On the Downslope

I didn’t grow up picturing my life as a mother.

At varying stages I pictured myself as a vet (during long James Herriot marathons), or maybe a doctor-slash-paramedic (I totally learned what “Ringers lactate” was from that show, Emergency!). Barring that, I imagined my life in a glamorous, but vaguely specific high rise office in my heels and power suit with a secretary. As I hit the reality of college and gave up the doctor dream thanks to organic chemistry and a general lack of motivation about it, my career daydreams turned to Ivory Towers, three to five office hours a week and sabbaticals around writing Major Novels.

Never, once, did I think about what it would be like to be a mom. NOTE: I don’t qualify this as “full time” or otherwise because unless you are loaded and have a staff of nannies, all moms are “full time employees” of their family.

Mind you, I jumped onto the mommy train a bit early, or at least earlier than is the norm these days. I had my first kid when I was 25 years old, approximately five months after my wedding to the kid’s father. We will celebrate our 25th wedding anniversary this year, in November. This is his Official Reminder.

Mr. Wench and I never got to experience the phenomenon known as being DINKs and by necessity for his career trajectory, we moved around at the whim of his early employer(s).

Ergo, I found myself as the mommy of a sweet little boy way before I had any idea that it would become my most important job. When he turned two, I found myself experiencing a Very Strange Urge. If you’ve been there, you know the one I mean. I wanted another baby.

Even though I felt as if I wished away every stage of Wenchling Numero Uno’s life, trying to boost him to the next one so we could “get on with things.” Whatever the hell that means.

So, given our apparent optimal fertility, our three became four and after a little re-hospitalization scare for yours truly a day after the birth of Wenchling Numero Dos we settled into a different life — one wherein the job I had managed to hold down and still afford to pay for a Montessori Day Care became no longer feasible. Even back in the late nineties, “day care” was a euphemism for “working to pay for it.”

I found a compromise career as a realtor and by the time the youngest was three I thought I’d struck a decent balance. Then 2 things happened:
Mr. Wench got a great offer — to move again — to Japan.
I found out I was pregnant again.

Once day, I’ll write finish the memoir entitled “Headache Pay — My Adventures as an Ex-Pat Trailing Spouse & Trilingual Mama” but suffice it to say the next 7 years were….interesting. Between organizing moves from Michigan to Japan, then Japan to Kansas City, then Kansas City to Istanbul, then Istanbul to England, then England back to Michigan I assure you I have some stories to tell.

During those years, I was, by necessity at home and managing my kids and their lives all day, every day (but for an odd, brief, wonderful respite in Istanbul but more on that another time). When we returned stateside (back to Ann Arbor) in 2004 I grabbed that real estate license back and jumped into the work fray once more, this time with a 13 year old, a 9 year old and a 6 year old. Thus began what I’ve come to think of as the American School Years, chock full of field trips, soccer games, piano recitals, football games, driver’s licenses, illicit house parties and general teenager stress.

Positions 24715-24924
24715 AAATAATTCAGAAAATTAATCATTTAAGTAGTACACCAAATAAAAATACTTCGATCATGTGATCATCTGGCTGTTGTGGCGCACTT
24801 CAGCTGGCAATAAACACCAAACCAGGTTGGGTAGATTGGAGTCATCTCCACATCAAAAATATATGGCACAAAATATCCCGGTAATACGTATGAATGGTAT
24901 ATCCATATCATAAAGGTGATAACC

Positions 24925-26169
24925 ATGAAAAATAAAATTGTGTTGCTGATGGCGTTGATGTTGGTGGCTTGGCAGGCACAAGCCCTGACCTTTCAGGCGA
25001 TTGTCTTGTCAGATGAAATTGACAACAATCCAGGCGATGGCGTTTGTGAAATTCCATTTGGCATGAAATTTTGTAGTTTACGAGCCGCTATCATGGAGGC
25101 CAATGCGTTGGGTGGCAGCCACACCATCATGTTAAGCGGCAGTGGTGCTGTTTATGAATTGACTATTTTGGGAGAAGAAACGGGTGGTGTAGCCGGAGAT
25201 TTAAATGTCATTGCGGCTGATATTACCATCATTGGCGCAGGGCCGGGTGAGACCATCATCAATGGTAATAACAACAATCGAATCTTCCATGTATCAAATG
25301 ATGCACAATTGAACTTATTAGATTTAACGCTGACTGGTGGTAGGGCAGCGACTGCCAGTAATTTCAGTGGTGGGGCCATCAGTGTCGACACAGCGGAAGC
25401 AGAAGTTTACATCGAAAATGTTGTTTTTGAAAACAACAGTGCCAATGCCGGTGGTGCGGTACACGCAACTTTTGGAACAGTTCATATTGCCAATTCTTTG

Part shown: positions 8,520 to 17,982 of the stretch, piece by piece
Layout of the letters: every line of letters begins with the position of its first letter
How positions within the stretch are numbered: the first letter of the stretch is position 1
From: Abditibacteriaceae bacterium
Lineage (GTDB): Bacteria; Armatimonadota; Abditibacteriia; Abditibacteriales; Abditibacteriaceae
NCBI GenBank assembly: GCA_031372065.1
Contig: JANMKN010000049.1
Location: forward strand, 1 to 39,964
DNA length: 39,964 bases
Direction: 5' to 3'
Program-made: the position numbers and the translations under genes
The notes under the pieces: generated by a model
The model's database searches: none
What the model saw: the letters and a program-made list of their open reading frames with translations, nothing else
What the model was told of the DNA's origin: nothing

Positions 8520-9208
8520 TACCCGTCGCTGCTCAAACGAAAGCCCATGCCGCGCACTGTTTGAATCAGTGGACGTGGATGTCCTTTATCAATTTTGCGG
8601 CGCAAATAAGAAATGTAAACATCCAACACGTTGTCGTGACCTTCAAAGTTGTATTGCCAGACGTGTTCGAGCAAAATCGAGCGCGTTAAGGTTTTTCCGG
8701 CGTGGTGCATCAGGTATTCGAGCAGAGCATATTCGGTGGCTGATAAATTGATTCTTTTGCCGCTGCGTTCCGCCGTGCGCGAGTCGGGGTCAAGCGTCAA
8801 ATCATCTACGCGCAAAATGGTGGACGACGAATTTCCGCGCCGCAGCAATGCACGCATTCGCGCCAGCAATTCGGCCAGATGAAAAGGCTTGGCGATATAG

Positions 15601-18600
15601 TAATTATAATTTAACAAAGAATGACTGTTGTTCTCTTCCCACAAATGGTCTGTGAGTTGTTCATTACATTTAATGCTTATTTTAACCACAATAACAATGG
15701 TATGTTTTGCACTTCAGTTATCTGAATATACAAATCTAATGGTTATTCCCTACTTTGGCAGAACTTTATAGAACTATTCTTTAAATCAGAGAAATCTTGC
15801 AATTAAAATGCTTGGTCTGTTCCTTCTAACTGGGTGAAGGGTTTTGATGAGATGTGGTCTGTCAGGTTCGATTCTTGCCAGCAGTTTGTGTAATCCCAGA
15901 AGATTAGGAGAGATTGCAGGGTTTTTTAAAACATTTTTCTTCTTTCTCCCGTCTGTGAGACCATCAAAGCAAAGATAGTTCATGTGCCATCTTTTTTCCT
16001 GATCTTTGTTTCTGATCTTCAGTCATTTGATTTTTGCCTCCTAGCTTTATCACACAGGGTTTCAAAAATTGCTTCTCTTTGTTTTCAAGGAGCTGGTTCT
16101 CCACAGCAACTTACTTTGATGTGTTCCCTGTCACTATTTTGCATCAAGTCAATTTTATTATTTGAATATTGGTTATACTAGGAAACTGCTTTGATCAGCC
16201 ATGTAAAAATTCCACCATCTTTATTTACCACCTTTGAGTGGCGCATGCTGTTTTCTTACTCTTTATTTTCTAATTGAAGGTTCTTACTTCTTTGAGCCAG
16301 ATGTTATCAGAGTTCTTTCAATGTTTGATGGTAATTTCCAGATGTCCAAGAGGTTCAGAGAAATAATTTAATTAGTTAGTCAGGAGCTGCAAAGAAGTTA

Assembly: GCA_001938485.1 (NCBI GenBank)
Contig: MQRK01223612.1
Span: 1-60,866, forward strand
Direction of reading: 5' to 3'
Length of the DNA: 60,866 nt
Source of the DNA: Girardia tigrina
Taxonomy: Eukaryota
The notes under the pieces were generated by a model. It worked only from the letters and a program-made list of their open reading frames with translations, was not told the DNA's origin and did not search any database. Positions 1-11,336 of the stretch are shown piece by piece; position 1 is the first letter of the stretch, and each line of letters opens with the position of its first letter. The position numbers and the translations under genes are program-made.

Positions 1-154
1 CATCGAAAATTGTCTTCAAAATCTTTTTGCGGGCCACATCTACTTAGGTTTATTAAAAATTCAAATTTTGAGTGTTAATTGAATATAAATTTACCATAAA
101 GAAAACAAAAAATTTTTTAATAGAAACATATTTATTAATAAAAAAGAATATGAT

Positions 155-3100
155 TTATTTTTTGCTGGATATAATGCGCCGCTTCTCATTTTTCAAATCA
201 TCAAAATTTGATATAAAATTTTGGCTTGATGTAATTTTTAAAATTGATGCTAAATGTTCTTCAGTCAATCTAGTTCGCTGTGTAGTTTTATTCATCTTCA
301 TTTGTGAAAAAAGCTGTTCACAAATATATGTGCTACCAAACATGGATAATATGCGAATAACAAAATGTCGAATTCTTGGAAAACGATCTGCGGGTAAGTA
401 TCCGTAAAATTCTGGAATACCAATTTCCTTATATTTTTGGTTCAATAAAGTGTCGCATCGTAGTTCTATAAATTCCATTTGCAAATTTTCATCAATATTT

In the middle of all this family chaos, I took a career turn that revealed itself as The Big Mistake. This Mistake took me away from my family because it consumed me, completely. I gave myself over to it and everything about it and was rewarded five years later by being kicked out of the company I helped to found. And in hindsight, honestly, the ONLY thing that still hurts me is the time I lost being the mom I needed to be.

So now, I’m sitting here three weeks from the proverbial empty nest and pondering what it means to be a mom.

I know it’s not time to do a touchdown dance. I realize any one of these Wenchlings could end up right back in my house for any number of reasons. And I am always Their Mom.

But to “be a mom” means more than what I think I brought to the game, perhaps because I was too young, or I never really realized how very important that job is.

To new parents I would say don’t, no matter how tempting it may be, wish away the amazing stages of your child’s life. Relish each one. Roll around in it. Go outside on sunny days with you baby and and let them laugh at butterflies, get dirty, take naps whenever they feel like it and kiss them at least a million times in each passing 24-hour period.

Color with them. Make bubbles and play dough and plant flowers without worry about germs or dirt. Read books — read a lot of books. Nurse your baby if you are able, all the way through their first year.

In short, I’m in a blue place, wishing so damn hard I could have it all back, to rewind and re-do and make better decisions (especially about whom to trust when it comes to career change decisions). But the bottom line is, this July will march on and July 28 will show up and I will take the Soccer Wenchling to her new living place on the campus of the University of Akron so she can begin her new adventure.

But I did my best. And if nothing else, our kids will know how to choose a great beer or wine for a party or dinner, the starting line up of the 1986 Louisville Cardinals NCAA Basketball Championship team, how to change a tire and the oil on their car, how to dress to attend the Kentucky Derby, and the value of a great Netflix series binge.

Do your best, and enjoy the rest.

Cheers,
Liz

One clap, two clap, three clap, forty?

By clapping more or less, you can signal to us which stories really stand out.